Leadership, both as a research area and as a practical skill, encompasses the ability of an individual, group or organization to "lead", influence or guide other individuals, teams, or entire organizations. The word "leadership" often gets viewed as a contested term. Specialist literature debates various viewpoints on the concept, sometimes contrasting Eastern and Western approaches to leadership, and also (within the West) North American versus European approaches.
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U.S. academic environments define leadership as "a process of social influence in which a person can enlist the aid and support of others in the accomplishment of a common and ethical task". In other words, leadership can be defined as an influential power-relationship in which the power of one party (the "leader") promotes movement/change in others (the "followers"). Some have challenged the more traditional managerial views of leadership (which portray leadership as something possessed or owned by one individual due to their role or authority), and instead advocate the complex nature of leadership which is found at all levels of institutions, both within formal and informal roles.[need quotation to verify]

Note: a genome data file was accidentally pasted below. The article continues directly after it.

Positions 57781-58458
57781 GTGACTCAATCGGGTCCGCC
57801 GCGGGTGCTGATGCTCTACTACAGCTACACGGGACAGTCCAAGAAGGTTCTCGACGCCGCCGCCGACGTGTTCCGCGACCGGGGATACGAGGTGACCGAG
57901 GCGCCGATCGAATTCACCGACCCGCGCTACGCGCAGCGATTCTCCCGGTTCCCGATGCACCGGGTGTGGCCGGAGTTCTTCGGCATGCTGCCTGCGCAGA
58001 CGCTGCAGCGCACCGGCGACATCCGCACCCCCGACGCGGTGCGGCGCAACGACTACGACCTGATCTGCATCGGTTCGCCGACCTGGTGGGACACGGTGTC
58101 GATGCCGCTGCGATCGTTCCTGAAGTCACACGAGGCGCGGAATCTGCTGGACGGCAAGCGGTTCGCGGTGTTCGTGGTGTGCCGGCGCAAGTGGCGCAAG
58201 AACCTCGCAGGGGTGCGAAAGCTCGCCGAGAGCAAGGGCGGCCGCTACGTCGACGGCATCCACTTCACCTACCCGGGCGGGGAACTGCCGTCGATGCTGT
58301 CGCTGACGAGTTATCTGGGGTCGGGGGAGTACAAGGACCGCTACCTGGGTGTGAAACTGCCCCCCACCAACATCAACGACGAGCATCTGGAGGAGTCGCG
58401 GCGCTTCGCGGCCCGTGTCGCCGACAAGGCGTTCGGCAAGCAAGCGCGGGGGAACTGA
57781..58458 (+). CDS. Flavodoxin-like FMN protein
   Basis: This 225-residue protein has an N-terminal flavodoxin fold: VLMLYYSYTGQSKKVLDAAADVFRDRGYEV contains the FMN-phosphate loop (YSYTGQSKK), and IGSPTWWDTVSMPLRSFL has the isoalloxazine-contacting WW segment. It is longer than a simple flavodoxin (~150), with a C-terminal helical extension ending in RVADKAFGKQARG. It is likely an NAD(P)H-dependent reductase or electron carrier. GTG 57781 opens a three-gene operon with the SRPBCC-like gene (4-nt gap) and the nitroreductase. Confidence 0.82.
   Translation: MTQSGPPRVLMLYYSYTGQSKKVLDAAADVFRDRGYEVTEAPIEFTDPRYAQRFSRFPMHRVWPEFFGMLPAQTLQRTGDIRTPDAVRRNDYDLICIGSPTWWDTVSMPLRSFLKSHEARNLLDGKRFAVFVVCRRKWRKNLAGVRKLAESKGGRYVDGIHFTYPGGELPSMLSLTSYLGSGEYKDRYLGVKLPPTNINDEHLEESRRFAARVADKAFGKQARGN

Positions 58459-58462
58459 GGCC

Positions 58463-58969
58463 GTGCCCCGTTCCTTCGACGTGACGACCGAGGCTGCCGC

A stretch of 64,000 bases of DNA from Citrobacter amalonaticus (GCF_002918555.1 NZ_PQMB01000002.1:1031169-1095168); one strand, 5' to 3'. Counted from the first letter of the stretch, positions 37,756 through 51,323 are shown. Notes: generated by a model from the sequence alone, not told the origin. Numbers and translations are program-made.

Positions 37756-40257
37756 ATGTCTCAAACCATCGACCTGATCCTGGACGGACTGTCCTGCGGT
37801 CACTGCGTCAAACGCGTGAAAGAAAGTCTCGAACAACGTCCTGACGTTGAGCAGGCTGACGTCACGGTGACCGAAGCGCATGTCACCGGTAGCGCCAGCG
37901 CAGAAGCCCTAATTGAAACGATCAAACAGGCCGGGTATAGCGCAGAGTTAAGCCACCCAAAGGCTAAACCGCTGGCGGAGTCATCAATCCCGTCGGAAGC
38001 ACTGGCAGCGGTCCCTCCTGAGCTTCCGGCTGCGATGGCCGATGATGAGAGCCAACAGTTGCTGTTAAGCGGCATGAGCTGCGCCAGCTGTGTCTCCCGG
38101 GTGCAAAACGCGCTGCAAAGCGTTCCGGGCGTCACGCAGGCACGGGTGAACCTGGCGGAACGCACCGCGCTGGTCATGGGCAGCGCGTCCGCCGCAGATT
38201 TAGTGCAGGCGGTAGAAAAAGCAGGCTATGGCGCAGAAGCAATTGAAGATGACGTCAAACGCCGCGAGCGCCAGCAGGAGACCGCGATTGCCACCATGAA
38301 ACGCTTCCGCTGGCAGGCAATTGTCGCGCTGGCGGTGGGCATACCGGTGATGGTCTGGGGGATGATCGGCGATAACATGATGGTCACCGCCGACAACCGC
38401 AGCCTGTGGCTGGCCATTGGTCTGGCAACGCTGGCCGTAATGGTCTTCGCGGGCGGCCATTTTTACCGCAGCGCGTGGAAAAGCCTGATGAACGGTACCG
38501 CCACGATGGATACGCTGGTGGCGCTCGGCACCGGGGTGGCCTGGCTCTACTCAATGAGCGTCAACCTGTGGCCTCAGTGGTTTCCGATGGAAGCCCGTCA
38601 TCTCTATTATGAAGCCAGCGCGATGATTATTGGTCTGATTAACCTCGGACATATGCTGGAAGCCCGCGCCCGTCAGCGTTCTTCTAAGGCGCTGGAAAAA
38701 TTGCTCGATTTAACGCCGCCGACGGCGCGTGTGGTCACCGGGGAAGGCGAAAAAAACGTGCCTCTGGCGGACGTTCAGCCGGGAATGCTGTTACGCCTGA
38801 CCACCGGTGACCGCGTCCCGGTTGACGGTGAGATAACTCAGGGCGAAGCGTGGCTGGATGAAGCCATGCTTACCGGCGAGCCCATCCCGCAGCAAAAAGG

Studies of leadership have produced theories involving (for example) traits, situational interaction, function, behavior, power, vision and values,[need quotation to verify] charisma, and intelligence, among others.